Gold and other metals rebounded Monday, rising as fears over a Dubai debt crisis eased and the dollar resumed its decline.
Energy and agriculture futures also rose.
Trading marked a reversal from Friday, when worries about a possible debt default by the Middle Eastern city-state of Dubai and its impact on the rest of the world drove demand for safe harbors like the dollar and Treasurys.
On Monday, though, investors sold the dollar and waded back into riskier assets like commodities as it appeared the U.S. had little exposure to Dubai's debt. Over the weekend, the United Arab Emirates, where Dubai is located, said it will make extra funding available to all banks there, including foreign banks.
The ICE Futures U.S. dollar index, which tracks the dollar against other major currencies, fell 0.3 percent in afternoon trading, helping to lift stocks and commodities moderately.
Gold for February delivery gained $6.80 to settle at $1,182.30 an ounce on the New York Mercantile Exchange. Last week, prices surged to a record of $1,196.80 an ounce before tumbling on a stronger dollar and concerns over Dubai's debt problems.
Gold prices rose 13.6 percent in November. Year to date, gold has gained 33.7 percent.
The dollar has been falling steadily this year as record-low interest rates encourage investors to buy assets like stocks and commodities that have the potential for better returns. Gold is seen as a good hedge against a weak U.S. currency. A weaker greenback also makes commodities less expensive for foreign buyers.
Though analysts warn that gold prices could be due for a near-term correction because of their rapid ascent, most see the long-term trend as higher.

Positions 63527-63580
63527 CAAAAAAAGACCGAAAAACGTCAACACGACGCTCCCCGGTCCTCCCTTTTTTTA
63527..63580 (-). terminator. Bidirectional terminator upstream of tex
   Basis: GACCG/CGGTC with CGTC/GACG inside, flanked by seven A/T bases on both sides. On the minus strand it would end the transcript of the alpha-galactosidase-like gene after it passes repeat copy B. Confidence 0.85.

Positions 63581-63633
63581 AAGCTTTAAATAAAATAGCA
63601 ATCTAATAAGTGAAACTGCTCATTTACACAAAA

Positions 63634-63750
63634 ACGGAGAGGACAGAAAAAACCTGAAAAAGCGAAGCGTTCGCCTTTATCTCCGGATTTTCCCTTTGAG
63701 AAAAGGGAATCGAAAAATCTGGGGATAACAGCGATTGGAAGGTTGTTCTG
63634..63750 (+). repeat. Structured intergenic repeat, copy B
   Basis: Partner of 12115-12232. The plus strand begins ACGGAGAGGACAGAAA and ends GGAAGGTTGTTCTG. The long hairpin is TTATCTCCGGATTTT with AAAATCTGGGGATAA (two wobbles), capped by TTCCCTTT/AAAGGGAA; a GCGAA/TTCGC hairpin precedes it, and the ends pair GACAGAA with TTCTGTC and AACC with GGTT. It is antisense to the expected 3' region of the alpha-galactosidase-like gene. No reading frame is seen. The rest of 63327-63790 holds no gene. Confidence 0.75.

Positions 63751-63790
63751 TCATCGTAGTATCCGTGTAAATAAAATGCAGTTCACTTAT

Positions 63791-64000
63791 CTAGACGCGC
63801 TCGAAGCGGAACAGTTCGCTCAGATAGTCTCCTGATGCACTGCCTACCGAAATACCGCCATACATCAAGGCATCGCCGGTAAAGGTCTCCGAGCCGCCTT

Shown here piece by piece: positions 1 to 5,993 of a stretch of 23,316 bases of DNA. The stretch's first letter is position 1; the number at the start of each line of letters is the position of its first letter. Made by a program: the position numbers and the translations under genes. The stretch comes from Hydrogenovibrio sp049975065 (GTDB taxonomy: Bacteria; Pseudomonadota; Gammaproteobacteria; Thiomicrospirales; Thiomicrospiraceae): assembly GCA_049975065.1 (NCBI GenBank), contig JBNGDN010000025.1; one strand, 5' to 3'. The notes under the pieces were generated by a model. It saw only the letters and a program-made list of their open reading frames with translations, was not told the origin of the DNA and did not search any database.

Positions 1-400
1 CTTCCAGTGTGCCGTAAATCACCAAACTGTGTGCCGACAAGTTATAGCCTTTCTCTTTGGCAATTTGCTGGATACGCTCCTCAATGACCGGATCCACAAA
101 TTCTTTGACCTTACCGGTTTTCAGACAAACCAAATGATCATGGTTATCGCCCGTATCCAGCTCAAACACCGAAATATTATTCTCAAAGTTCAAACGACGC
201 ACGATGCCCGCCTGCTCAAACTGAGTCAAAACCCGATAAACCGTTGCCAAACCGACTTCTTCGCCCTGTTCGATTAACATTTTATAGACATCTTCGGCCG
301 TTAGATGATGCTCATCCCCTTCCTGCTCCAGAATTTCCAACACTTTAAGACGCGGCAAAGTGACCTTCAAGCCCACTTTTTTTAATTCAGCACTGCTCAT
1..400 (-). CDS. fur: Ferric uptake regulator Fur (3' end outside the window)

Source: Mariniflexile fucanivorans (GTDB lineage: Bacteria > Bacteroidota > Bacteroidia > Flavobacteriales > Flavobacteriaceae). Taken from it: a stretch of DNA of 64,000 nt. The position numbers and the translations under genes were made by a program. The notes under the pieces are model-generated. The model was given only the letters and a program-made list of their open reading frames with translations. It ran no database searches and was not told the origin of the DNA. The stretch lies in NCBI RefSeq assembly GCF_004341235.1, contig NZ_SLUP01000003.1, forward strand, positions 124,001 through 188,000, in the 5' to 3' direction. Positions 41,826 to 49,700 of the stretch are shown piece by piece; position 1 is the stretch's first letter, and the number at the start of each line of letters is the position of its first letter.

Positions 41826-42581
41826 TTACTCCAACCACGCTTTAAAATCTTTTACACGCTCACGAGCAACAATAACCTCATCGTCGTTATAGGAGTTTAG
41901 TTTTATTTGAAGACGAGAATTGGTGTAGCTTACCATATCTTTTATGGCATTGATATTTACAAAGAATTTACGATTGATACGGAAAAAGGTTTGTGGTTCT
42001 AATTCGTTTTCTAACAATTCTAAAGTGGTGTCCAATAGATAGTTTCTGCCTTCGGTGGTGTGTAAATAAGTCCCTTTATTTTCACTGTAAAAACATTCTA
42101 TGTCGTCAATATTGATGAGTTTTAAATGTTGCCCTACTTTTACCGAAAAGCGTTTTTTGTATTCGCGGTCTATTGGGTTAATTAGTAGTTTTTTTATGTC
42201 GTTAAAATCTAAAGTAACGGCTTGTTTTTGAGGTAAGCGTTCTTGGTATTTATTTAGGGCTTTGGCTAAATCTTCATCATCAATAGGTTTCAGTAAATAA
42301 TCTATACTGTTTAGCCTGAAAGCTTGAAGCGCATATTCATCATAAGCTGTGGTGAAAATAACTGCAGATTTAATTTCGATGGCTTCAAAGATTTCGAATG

"We've not seen the end of the all-time highs for gold," said Marshall Berol, co-portfolio manager of San Francisco-based Encompass Fund, which invests in a number of commodity-related companies.
March silver rose 19 cents to $18.525 an ounce, while December platinum rose $12.60 to $1,459.50 an ounce.
March copper futures gained 5.15 cents to $3.177 a pound.
Elsewhere on the Nymex, oil prices climbed on worries over a possible confrontation between Iran and Britain, one of the countries demanding an end to Iran's nuclear program. The British government said Monday that Iran is holding five British sailors after stopping their racing yacht in the Persian Gulf last week. Iran is one of the world's biggest oil producers.
Light, sweet crude for January delivery rose $1.23 to $77.28 a barrel.
Heating oil for December delivery rose 5.59 cents to $2.0181 a gallon, while gasoline added 7.46 cents to settle at $2.0008 a gallon.
Natural gas, which has been hammered by weak demand, tumbled nearly 7 percent, or 34.4 cents, to $4.848 per 1,000 cubic feet.
On the Chicago Board of Trade, March wheat futures jumped 19 cents to $5.8875 a bushel, while March corn added 4 cents to $4.175 a bushel.
January soybeans rose 7.5 cents to $10.605 a bushel.
Among other soft commodities, December coffee rose 3.8 cents to $1.4175 a pound, while December cocoa dipped $18 to $3,214 a ton.